He was a student who appreciated his advantages, and acquired all the general information the course permitted outside of regular studies; but his rank was low in the class, as deportment and attention to college laws were taken into account. During the latter part of his course he was present at the trial of a suit at law, and was so impressed with the forensic battle he then witnessed, that he chose law as his profession. He was graduated from the college in 1838, in poor health, and in debt, but a fishing cruise to the coast of Labrador restored him, and in the fall he entered upon the study of the law at Lowell. While a student he practised in the police court, taught school, and devoted every energy to acquiring a practical knowledge of his profession.
While yet a minor he joined the City Guards, a company of the fifth regiment of Massachusetts Militia. His service in the militia was honorable, and continued for many years; he rose gradually in the regular line of promotion through every grade, from a private to a brigadier-general.
In 1840, Mr. Butler was admitted to the bar. He was soon brought into contact with the mill-owners, and was noted for his audacity and quickness. He won his way rapidly to a lucrative practice, at once important, leading, and conspicuous. He was bold, diligent, vehement, and an inexhaustible opponent. His memory was such, that he could retain the whole of the testimony of the longest trial without taking a note. His power of labor seemed unlimited. In fertility of expedient, and in the lightning quickness of his devices to snatch victory from the jaws of defeat, his equal has seldom lived.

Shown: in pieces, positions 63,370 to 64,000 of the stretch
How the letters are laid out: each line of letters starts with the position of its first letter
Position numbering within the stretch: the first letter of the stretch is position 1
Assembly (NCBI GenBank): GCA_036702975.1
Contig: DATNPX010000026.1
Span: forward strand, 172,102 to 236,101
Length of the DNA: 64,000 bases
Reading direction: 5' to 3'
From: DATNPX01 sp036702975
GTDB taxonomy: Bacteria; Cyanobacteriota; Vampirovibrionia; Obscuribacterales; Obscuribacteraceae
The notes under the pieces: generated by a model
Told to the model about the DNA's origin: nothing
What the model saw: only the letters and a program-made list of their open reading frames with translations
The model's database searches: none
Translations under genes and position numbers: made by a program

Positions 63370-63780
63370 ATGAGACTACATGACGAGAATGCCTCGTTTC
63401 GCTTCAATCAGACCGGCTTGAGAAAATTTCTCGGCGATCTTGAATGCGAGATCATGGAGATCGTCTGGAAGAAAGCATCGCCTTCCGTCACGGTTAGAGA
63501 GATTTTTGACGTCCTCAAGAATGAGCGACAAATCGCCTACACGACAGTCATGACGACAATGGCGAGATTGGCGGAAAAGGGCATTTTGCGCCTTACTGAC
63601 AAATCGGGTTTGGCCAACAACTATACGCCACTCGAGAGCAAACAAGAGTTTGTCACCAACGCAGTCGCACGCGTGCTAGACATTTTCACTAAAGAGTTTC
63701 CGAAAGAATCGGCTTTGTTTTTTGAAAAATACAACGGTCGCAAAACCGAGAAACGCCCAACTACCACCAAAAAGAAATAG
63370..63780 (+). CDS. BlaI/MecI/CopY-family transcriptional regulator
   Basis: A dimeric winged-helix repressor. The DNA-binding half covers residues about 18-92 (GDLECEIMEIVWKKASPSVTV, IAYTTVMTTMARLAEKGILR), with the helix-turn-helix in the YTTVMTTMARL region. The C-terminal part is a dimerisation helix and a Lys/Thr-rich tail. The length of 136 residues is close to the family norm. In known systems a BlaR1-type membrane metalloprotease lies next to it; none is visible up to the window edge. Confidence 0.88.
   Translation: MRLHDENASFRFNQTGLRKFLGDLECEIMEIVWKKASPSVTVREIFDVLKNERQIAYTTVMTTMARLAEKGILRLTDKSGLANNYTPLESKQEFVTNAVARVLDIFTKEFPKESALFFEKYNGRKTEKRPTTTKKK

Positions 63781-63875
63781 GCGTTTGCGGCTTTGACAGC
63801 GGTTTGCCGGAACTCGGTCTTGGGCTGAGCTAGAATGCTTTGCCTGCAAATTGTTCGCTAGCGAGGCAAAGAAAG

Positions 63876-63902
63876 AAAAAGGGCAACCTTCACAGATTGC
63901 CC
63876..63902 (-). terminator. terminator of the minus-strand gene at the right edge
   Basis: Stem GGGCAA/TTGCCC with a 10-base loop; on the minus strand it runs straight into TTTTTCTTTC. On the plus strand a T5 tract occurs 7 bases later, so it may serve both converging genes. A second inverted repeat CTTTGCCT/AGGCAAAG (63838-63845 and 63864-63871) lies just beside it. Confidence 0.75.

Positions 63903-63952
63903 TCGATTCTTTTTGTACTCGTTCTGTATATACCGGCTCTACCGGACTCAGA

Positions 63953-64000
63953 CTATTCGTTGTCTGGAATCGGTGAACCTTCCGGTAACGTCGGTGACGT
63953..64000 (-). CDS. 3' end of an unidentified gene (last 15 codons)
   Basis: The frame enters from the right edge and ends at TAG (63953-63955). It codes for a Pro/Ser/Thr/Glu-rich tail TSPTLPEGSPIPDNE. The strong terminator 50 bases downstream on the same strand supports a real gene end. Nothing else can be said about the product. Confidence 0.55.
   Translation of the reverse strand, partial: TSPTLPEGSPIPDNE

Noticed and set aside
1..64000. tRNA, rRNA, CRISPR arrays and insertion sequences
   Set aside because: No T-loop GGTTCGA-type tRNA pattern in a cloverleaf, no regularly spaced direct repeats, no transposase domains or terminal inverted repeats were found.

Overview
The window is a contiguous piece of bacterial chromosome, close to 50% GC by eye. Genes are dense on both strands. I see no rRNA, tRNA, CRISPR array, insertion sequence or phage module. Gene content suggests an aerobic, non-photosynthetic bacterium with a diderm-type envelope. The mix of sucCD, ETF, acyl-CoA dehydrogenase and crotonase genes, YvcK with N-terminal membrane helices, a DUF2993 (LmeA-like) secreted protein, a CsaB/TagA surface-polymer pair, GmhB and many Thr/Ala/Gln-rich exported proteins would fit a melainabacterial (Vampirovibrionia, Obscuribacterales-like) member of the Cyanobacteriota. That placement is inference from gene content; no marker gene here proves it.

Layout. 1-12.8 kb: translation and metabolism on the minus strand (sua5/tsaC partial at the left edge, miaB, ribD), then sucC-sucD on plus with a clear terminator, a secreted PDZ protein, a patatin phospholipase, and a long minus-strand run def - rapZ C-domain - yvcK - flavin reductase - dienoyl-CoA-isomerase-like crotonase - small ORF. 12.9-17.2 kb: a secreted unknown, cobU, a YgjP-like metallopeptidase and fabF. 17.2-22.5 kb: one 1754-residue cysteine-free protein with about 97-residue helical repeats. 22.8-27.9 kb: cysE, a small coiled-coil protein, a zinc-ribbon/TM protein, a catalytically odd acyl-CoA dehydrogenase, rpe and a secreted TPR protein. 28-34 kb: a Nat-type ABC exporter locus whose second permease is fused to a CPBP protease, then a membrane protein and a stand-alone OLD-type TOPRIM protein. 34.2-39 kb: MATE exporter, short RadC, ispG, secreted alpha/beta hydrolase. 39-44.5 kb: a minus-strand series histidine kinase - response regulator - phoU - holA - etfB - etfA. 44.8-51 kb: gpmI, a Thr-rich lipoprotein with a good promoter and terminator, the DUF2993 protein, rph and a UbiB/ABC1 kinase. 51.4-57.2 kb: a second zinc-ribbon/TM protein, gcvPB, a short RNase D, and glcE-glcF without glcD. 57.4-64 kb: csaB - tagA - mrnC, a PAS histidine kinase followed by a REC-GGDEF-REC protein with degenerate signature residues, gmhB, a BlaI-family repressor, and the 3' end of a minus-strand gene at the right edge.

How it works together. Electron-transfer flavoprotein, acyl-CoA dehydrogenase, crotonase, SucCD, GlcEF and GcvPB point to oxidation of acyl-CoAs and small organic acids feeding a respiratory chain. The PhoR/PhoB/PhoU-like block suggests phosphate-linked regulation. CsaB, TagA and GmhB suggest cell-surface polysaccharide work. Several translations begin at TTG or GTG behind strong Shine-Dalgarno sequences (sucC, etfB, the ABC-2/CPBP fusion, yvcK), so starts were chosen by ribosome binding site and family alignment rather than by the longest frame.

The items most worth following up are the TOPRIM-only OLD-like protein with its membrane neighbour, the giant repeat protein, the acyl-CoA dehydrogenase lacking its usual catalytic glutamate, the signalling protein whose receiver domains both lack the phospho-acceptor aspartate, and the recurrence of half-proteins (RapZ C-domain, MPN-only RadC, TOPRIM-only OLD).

For twenty years Mr. Butler devoted his whole energies to his profession. At the age of forty he was retained in over five hundred cases, enjoyed the most extensive and lucrative practice in New England, and could at that age have retired from active business with an independent fortune.
Despite his enormous and incessant labors at the bar, Mr. Butler, since early manhood, has been a busy and eager politician, regularly for many years attending the national conventions of the Democratic party, and entering actively into every campaign.
Before the Rebellion he was twice elected to the Massachusetts Legislature: once to the House in 1853, and once to the Senate in 1859; and was a candidate for governor in 1856, receiving fifty thousand votes, the full support of his party.
In April, 1860, Mr. Butler was a delegate to the Democratic convention held at Charleston. There he won a national reputation. In June, at an adjourned session of the convention, at Baltimore, Mr. Butler went out with the delegates who were resolved to defeat the nomination of Stephen A. Douglas. The retiring body nominated Mr. Breckinridge, of Kentucky, for the Presidency, and Mr. Butler returned home to help his election. It may be here stated that Mr. Breckinridge was a Southern pro-slavery unionist. Mr. Butler was the Breckinridge candidate for the governorship of Massachusetts, and received only six thousand votes.